The mixture of ballet and art gives birth to an inspiring new show from Mudam

Luchita Hurtado in a still from “One Hundred and Fifty Years of Painting” – a film by Tacita Dean

Photo credit: Anouk Antony

Stage lovers will delight in Mudam, which features acclaimed artist Tacita Dean’s sets and costumes designed for the Royal Opera House Project Dante ballet. The fruit of Dean’s labor is beautiful, including music, film and vintage photography.

Dean, – born in Canterbury in 1965 – has made a name for herself using different mediums. For the 2021 ballet on Dante’s Journey to the Underworld, she chose a different one for each act. His huge and immersive pieces depict the different phases of the journey.


Tacita Dean at Mudam earlier in July

Tacita Dean at Mudam earlier in July

Anouk Antoine

“Inferno,” for example, is depicted on a blackboard in chalk, an inverted black-and-white mountain range, annotated with inscriptions. It is his largest such drawing to date. Smaller renderings show vintage photographs recounting the journey, with Hell ranging from “Satan” to “Growing Old.”

“Purgatorio” uses photographs and pencil drawings, large, oddly colored film prints that depict city streets lined with trees and passing cars. The prints are negatives, so the purple flowers turn into “an otherworldly green,” as a description provided at the exhibit puts it.

Music from a room dedicated to “Paradiso” animates the exhibition and adds to the impression of having entered the ballet stage, only the dancers are missing. This is the actual soundtrack to the ballet, which accompanies a 35mm film on the last leg of Dante’s journey.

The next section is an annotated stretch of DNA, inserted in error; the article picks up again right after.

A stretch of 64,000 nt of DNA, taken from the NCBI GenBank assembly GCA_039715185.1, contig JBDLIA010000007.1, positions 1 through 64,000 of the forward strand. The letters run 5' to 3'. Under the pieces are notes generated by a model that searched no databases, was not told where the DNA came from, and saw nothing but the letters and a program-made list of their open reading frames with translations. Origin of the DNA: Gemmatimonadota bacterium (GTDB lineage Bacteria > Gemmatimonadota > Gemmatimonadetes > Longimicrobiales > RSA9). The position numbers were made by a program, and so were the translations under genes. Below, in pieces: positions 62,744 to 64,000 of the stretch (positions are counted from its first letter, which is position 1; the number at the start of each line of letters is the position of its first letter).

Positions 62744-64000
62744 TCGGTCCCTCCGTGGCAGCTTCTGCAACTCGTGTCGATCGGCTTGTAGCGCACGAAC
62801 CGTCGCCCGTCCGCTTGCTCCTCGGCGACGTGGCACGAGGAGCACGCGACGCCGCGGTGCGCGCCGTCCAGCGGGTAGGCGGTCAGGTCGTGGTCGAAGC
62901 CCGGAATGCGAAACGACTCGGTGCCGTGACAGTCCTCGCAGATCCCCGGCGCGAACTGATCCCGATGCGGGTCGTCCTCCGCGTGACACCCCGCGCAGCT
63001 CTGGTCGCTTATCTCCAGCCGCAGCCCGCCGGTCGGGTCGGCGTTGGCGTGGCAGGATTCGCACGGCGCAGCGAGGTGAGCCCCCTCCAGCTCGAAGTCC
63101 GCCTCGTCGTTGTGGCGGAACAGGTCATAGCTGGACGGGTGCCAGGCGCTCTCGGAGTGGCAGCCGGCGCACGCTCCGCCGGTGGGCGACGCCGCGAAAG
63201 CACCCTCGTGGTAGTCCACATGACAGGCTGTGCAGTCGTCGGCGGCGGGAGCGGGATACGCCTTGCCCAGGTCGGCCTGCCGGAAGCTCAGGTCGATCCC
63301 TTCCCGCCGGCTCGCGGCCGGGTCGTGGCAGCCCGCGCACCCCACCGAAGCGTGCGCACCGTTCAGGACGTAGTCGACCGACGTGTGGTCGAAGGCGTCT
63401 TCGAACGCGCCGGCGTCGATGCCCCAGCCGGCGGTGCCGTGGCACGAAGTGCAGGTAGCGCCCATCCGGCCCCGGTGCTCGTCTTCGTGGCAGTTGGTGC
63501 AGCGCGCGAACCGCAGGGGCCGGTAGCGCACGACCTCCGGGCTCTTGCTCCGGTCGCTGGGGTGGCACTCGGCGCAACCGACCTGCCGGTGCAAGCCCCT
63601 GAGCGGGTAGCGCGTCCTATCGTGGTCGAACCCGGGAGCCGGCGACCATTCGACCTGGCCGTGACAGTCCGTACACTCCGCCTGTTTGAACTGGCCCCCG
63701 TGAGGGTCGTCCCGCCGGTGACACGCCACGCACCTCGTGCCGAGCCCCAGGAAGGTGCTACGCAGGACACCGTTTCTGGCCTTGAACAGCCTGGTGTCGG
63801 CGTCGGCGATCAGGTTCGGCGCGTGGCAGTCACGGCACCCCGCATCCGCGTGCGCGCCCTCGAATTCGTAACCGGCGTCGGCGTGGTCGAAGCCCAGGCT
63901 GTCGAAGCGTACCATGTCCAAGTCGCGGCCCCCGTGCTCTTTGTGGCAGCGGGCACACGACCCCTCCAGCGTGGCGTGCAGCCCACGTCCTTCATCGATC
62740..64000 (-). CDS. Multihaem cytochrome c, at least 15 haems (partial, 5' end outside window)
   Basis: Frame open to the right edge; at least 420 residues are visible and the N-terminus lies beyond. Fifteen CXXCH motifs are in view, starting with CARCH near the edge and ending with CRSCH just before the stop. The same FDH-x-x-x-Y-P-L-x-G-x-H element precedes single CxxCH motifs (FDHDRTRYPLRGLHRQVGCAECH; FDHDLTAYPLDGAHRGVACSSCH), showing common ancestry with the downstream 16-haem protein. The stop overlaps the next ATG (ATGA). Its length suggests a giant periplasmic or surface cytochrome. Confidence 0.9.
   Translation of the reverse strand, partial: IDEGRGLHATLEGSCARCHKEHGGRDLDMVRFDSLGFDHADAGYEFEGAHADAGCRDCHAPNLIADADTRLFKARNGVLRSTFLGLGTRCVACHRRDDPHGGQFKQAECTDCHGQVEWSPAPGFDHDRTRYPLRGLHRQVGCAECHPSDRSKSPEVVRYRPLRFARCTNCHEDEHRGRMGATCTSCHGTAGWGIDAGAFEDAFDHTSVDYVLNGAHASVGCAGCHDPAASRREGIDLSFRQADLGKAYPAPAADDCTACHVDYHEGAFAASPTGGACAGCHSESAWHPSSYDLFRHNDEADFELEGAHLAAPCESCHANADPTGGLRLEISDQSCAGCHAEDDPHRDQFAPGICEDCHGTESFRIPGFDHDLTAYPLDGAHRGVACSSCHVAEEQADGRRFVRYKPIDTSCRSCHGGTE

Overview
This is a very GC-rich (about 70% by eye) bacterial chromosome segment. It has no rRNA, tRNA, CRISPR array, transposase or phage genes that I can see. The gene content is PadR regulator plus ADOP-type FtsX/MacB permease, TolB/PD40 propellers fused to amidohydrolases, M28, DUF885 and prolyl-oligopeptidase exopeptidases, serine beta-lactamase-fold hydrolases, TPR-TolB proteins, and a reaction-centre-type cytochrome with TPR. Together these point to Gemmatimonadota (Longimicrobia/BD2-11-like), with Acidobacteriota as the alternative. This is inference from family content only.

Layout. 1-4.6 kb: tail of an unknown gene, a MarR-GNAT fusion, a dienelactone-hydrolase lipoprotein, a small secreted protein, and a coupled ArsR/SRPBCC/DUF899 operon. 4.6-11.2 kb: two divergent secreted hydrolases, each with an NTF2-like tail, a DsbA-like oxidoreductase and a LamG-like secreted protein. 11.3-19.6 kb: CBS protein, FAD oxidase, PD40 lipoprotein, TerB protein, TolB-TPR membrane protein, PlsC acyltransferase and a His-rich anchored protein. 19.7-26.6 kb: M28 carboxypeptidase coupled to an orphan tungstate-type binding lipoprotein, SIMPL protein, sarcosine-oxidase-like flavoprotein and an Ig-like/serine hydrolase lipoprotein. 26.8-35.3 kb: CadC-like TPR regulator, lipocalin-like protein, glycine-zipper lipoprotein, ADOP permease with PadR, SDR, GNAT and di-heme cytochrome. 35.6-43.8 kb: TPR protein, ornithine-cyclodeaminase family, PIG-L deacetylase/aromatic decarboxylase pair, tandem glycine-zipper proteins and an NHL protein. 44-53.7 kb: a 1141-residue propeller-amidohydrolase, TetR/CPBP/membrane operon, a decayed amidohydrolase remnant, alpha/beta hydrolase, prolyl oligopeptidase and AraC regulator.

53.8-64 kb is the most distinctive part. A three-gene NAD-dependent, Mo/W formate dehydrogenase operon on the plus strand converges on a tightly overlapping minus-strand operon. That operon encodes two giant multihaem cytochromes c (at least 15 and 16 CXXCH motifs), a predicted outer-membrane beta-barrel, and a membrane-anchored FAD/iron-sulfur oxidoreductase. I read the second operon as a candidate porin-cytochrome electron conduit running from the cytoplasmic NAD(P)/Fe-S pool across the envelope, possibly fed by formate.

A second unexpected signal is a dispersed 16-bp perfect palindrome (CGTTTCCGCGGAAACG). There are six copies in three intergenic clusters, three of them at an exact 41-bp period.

It is a mesmerizing work, bursting with colors “drawn from the palette of William Blake”, as the curators say. This is the first time the film has been screened outside the ballet. The hallway leading to the entrance and exit of the wing where the exhibit is displayed is adorned with stills from the film: huge colorful orbs that seem to absorb you if you stare at them for too long.

The second part of the exhibition, which continues in the west wing of the museum, offers the viewer pleasant images of clouds on all the walls. These images are small, square in shape, and represent Dean’s joy at seeing the sky in Los Angeles. But while you’ve seen those pink clouds and blue skies replicated online countless times, Dean adds a distinct artistic touch.



“Purgatory”, one of Tacita Dean’s works exhibited at Mudam

Anouk Antoine

Make no mistake: these works are not photographs. The cotton candy clouds are hand drawn lithographs, while the black and white clouds are done in spray chalk, gouache and charcoal.

The center of the gallery shows a conversation between two artists, Luchita Hurtado and Julie Mehretu, which Dean filmed. The 16 mm film, “One Hundred and Fifty Years of Painting”, is both intimate and revealing, you can’t do without it. The conversation gives an overview of the works of these two artists, presented alongside the film.

The final work of the entire exhibit is a fantastic old-fashioned projector depicting frescoes by Giotto, which Dean filmed in detail. It’s an exhibition-worthy finale that brings together inspiration, calm, shared knowledge, and community through various mediums.

“I have a very strong feeling that my work is linked to something else inside me that I don’t understand” – a phrase uttered by Luchita Hurtado – lingers in the mind long after leaving the exhibition.

The personal exhibition “Tacita Dean” is at Mudam until February 5, 2023.


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